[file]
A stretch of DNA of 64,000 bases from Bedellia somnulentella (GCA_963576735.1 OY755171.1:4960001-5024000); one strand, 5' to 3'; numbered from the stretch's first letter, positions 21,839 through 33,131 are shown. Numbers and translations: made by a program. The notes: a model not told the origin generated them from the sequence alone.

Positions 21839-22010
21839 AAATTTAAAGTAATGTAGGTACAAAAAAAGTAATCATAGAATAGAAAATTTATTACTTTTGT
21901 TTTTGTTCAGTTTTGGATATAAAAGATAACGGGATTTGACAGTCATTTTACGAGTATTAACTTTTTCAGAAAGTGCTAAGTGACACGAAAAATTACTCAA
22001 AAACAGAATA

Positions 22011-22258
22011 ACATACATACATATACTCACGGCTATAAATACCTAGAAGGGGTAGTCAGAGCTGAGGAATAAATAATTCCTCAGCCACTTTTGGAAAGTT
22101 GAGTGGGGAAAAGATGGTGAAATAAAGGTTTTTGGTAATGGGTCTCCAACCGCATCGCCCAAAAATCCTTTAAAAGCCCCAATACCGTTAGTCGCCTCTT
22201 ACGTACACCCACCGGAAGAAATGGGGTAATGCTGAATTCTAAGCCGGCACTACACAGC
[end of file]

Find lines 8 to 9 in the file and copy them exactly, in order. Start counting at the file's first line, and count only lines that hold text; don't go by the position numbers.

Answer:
22101 GAGTGGGGAAAAGATGGTGAAATAAAGGTTTTTGGTAATGGGTCTCCAACCGCATCGCCCAAAAATCCTTTAAAAGCCCCAATACCGTTAGTCGCCTCTT
22201 ACGTACACCCACCGGAAGAAATGGGGTAATGCTGAATTCTAAGCCGGCACTACACAGC